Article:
Nigeria. Islands in an archipelago.
John Campbell, a Senior fellow for Africa Policy Studies at the Council on Foreign Relations, recently wrote a book on Nigeria (“Nigeria and the Nation-State – Rethinking diplomacy with the postcolonial world”). A career diplomat, Campbell has written a work that is well worth reading and briefly examines the historical, political, and cultural roots of the actual situation of Nigeria.
The main thesis of this book is that Nigeria is not a nation-state as we are used to see within the international community. According to Campbell and some scholars, Nigeria is an ensemble of authorities that coexist within the formal borders of the state, like islands in an archipelago. During his tenures as a diplomatic in the country and his travels there, he noted that there were “structures of authority that often commanded deeper loyalty than the government of Nigeria and its capital, Abuja. Tribe tended to be more important than national identification.
Traditional rulers and institutions, whose power was based on custom rather than on statute of European model, exercised informal or extra-legal power. Hundreds of traditional rulers in Nigeria, among them the Sultan of Sokoto, the Shehu of Bornu, the Oba of Benin, and the Ooni of Ife, appeared to exercise authority parallel to that of the formal state and in some cases nearly its equal [page X].” According to the author, the “most powerful islands” are actually Abuja, the so called “Lagos-Ibadan corridor”, Port Harcourt in the oil rich Niger Delta and some other capitals of the states of the federation. He applies to Nigeria an idea elaborated by the US National Intelligence Council in 2005 to describe the “governed space in African countries” in general.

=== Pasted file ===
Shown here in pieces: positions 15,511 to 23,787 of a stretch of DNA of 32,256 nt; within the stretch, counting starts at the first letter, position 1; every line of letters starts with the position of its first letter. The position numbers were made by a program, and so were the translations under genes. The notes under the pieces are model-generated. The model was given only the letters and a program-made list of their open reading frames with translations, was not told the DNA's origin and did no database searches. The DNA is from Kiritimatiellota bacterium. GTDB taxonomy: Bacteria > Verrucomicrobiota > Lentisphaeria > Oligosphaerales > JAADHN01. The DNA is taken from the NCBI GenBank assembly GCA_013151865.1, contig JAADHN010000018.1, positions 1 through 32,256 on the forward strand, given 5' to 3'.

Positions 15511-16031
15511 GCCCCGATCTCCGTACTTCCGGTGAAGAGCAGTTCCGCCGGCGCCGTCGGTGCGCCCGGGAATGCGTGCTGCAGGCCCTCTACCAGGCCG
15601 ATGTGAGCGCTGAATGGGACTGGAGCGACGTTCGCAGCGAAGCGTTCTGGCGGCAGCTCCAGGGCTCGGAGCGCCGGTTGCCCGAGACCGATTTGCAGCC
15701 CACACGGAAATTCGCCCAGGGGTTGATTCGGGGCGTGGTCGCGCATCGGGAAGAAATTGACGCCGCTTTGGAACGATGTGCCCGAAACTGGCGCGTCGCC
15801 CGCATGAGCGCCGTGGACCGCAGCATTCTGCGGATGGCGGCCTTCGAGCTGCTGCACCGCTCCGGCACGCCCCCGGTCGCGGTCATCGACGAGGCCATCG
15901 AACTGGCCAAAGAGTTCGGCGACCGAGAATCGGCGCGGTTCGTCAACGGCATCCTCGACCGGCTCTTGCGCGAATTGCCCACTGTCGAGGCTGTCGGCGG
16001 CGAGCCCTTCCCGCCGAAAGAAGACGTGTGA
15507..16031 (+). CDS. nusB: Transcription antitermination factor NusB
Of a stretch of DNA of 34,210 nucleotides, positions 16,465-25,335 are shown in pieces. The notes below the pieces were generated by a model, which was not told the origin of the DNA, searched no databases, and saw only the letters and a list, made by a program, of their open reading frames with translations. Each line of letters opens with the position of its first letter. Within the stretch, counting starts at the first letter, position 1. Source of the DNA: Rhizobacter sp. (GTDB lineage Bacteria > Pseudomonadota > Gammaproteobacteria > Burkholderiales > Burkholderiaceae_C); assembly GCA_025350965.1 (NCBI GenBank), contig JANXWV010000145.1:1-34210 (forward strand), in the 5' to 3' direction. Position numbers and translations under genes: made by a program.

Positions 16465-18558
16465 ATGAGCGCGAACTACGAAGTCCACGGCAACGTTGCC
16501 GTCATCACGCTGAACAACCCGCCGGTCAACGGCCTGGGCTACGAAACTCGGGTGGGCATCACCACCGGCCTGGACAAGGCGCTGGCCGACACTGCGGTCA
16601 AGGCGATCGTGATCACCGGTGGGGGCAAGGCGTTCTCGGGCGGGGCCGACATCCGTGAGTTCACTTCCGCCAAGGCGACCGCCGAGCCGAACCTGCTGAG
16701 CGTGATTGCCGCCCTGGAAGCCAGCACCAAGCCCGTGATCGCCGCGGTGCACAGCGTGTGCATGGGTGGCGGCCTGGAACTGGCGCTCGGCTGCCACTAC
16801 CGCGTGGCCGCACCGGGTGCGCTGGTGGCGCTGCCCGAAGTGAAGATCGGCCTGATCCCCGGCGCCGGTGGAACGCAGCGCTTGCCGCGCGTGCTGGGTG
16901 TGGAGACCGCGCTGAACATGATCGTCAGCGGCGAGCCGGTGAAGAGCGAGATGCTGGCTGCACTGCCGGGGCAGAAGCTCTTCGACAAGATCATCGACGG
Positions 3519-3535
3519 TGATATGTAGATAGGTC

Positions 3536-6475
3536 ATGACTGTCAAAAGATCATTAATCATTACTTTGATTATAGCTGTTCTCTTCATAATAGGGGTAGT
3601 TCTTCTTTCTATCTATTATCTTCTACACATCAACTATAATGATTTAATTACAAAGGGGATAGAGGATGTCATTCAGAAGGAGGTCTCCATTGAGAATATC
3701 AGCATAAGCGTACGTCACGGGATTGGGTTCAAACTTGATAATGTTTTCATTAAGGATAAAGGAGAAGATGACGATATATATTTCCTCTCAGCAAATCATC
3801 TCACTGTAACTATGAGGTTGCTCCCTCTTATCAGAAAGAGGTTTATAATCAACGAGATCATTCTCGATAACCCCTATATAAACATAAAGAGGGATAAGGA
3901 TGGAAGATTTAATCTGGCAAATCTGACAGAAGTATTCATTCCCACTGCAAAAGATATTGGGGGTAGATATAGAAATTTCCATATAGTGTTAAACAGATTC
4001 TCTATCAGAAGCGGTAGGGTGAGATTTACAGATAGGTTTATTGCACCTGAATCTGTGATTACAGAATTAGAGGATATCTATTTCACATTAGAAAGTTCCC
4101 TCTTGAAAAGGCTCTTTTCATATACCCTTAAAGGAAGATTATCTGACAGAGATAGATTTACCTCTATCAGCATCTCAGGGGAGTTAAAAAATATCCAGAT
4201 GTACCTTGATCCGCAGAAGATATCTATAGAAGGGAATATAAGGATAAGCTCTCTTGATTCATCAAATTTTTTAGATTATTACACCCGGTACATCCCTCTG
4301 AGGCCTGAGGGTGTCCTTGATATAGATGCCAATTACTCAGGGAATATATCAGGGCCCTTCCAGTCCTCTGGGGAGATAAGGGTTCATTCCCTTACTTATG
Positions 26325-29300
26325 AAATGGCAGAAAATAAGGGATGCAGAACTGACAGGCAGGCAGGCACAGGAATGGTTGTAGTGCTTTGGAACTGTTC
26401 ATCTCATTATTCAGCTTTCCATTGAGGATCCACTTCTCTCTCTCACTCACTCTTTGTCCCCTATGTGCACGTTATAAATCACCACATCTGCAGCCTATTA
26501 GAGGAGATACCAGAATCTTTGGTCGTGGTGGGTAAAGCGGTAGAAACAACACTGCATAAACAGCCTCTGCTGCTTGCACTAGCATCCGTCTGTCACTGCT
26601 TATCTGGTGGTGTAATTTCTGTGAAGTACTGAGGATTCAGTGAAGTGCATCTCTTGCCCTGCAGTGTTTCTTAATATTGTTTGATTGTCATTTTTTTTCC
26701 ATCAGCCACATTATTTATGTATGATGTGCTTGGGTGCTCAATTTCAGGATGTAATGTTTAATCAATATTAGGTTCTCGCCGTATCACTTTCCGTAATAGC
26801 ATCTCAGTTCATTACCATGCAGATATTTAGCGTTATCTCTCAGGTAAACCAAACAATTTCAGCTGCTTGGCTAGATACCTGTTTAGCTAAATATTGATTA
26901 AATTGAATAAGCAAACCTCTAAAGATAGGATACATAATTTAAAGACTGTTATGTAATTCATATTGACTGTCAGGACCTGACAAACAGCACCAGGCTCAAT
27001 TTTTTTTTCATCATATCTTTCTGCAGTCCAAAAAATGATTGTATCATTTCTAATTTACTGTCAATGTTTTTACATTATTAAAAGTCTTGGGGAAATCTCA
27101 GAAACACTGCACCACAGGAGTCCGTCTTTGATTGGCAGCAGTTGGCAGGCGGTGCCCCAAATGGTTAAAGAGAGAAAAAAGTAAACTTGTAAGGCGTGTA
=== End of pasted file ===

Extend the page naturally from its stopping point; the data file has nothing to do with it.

The second characteristic is that this archipelago is based on a prebendal-type power system. That is to say, the elites have access to the government revenue (in Nigeria, it is revenue generated by oil) and can share it both with their patrons and with their clients “not because of their services to the state, but because they are entitled to do so [page XII].” This relation is not exclusive to the elite, but it is expanded throughout society. In the eyes of Nigerian leadership, the country is not a failed state “because it successfully distributes national oil wealth to the national elite; this is what it [is] supposed to do. For most Nigerians, the state provides little, and they in turn have little loyalty to it. Alienation from the state is a common theme among the insurrections that are undermining the state [page 8].”
This situation, according to Campbell, is the main consequence of British colonial rule in this territory. British officials aggregated different entities in a single territory that morphed into Nigeria “to maintain an “acceptable” level of security by balancing ethnic and regional groups. Divide and conquer was central to British colonial policy in Nigeria and elsewhere, though within a context of law and regulation. It was a policy whose explicit goal was to prevent indigenous people from forming common bonds […] [page 71].” The British did little to develop a Nigerian national identity and basically abandoned it when it was not useful anymore. “The British […] abruptly brought Nigeria to independence – not because of the strength of local agitation or in response to the overwhelming demands of a powerful national independence movement but because Britain had lost confidence in the entire colonial enterprise and determined to withdraw from many parts of the world as fast as possible [page 37].” And Nigerian leadership also did little to develop a Nigerian national identity since independence. Therefore, “most Nigerians primarily identify with and are loyal to their family, religion, and ethnic group [page 94].”